• It fosters collaboration and innovation by allowing you to share your containers with others through registries like Docker Hub.



Docker has many use cases for different scenarios, such as:


  • It can be used for local development by allowing you to create a sandbox environment that mimics the production environment.



  • It can be used for testing and debugging by allowing you to isolate and reproduce issues in a controlled environment.



  • It can be used for continuous integration and delivery by allowing you to automate the build, test, and deployment processes using tools like Jenkins and Docker Desktop.



  • It can be used for microservices architecture by allowing you to break down your application into smaller and independent services that communicate with each other through APIs.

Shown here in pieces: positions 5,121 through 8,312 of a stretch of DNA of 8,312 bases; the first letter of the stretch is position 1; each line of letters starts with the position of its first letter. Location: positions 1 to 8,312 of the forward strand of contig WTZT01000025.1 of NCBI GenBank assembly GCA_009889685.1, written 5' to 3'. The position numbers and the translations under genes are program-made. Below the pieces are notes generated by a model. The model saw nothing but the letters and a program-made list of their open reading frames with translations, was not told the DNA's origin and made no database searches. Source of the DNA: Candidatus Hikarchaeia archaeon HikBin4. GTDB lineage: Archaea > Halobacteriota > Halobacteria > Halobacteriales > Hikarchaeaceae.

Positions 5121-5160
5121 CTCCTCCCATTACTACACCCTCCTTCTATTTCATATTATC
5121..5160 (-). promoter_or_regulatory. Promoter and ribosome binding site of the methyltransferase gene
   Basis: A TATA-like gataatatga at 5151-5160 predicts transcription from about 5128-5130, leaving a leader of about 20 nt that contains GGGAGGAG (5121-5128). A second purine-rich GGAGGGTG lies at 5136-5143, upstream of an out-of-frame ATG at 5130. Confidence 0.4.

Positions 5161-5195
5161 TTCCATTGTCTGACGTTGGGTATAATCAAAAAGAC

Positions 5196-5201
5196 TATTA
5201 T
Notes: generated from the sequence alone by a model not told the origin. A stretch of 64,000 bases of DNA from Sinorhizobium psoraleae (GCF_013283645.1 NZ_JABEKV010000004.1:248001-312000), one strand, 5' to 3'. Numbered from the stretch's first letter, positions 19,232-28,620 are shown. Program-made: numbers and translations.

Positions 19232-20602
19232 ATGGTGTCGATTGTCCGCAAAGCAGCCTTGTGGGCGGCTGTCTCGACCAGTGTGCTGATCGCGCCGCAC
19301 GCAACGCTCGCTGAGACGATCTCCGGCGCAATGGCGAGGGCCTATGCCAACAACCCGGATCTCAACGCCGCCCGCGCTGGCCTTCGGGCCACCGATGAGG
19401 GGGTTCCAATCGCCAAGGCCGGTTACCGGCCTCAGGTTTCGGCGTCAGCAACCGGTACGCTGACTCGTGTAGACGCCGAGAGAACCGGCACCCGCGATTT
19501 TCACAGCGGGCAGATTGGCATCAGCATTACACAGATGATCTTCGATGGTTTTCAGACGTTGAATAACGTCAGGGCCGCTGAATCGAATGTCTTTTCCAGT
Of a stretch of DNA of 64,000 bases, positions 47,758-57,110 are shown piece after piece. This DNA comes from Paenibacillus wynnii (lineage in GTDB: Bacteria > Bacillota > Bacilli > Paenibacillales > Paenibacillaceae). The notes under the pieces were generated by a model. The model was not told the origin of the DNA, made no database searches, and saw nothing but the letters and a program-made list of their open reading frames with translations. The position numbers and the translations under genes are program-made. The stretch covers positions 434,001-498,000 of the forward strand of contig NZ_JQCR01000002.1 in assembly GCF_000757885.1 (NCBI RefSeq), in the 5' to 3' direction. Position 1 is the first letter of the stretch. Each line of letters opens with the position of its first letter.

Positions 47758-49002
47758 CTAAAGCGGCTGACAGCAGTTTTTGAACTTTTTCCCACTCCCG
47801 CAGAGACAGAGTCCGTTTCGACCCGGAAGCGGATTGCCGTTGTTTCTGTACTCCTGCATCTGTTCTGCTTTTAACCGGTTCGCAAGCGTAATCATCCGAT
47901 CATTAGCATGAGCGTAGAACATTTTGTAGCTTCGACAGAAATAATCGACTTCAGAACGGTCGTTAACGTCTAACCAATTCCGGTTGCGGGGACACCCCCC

• It can be used for cloud computing by allowing you to run your applications on any cloud provider that supports Docker, such as Amazon Web Services, Microsoft Azure, and Google Cloud Platform.



How to get started with Docker




To get started with Docker, you need to install and run it on your machine. Depending on your operating system, you can choose between two options: Docker Desktop or Docker Engine.


Docker Desktop is a graphical user interface (GUI) application that includes Docker Engine, Docker Compose, and other tools. It is available for Windows and Mac OS X.


Docker Engine is a command-line interface (CLI) application that allows you to create and manage Docker images and containers. It is available for Linux, Windows, and Mac OS X.


Installing Docker on Windows




To install Docker Desktop on Windows 10, you need to have a 64-bit version of Windows 10 Pro, Enterprise, or Education with Hyper-V and Containers features enabled. You can follow these steps to install Docker Desktop on Windows 10:


  • Download the latest version of Docker Desktop from here.